Although not required, the present composition may also contain a small amount of antioxidant, such as, a stearically hindered phenolic compound having a linear, branched or radial molecular structure. When used, these compounds are required to have a high decomposition temperature, e.g., greater than 400° F., to withstand mixing temperatures employed in the preparation of the blend. Preferred antioxidants which may be incorporated are those having a decomposition and volatile loss temperature greater than 400° F.. Typical species include IRGANOX 1010 supplied by Ciba-Geigy, i.e., tetrakis [methylene(3,5-di-tert-butyl-4-hydroxyhydrocinnamate)] methane which has a radial structure and an empirical formula of C72 H108 O12, the antioxidants covered in U.S. Pat. Nos. 3,285,855 and 3,644,482, AGERITE GT (an isocyanurate based hindered phenol supplied by R.T. Vanderbilt), and the like. When included in the formulation, e.g., in cases where a small amount of filler, e.g., less than 10%, is used, the antioxidants may comprise between about 0.05 and about 5% by weight, preferably not more than about 3% by weight of the total composition.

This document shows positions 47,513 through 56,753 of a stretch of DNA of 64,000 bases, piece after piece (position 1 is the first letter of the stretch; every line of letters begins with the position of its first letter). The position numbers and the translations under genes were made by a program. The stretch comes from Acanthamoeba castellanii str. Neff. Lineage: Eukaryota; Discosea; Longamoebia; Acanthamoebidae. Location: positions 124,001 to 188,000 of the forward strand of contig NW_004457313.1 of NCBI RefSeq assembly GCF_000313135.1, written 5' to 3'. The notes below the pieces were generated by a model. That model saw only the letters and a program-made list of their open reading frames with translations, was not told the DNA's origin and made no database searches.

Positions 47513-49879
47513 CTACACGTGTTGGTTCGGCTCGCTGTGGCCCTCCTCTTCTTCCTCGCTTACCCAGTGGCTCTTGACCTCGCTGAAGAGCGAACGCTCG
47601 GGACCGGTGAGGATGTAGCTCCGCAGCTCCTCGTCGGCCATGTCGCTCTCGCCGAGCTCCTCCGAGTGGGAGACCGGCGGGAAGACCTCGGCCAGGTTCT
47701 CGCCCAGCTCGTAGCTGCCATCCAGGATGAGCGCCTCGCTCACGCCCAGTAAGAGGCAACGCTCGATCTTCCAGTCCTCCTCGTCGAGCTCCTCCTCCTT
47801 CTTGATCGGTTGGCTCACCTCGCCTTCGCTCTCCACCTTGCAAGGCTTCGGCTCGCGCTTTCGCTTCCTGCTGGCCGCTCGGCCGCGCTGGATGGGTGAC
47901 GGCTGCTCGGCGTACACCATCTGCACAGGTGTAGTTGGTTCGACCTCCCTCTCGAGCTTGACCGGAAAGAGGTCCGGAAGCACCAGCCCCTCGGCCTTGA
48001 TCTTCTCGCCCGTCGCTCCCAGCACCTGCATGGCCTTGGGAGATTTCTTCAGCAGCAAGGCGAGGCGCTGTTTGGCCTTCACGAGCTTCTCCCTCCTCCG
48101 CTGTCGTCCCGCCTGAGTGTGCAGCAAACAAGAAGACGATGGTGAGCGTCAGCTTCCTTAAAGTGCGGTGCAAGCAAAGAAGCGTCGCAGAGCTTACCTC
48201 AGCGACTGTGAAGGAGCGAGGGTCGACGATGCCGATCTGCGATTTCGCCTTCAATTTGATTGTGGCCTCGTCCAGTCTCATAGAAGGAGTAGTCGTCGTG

It is also possible to add plasticizer to the adhesive composition in addition to that contained in the elastomeric composition. Typically, the amount added would be from about 0.25 to 15% by weight based on the weight of the adhesive composition.

Overall, the adhesive composition, including all additives, will have a softening point in the range from about 160° to 230° F., and preferably, from about 165° to 200° F.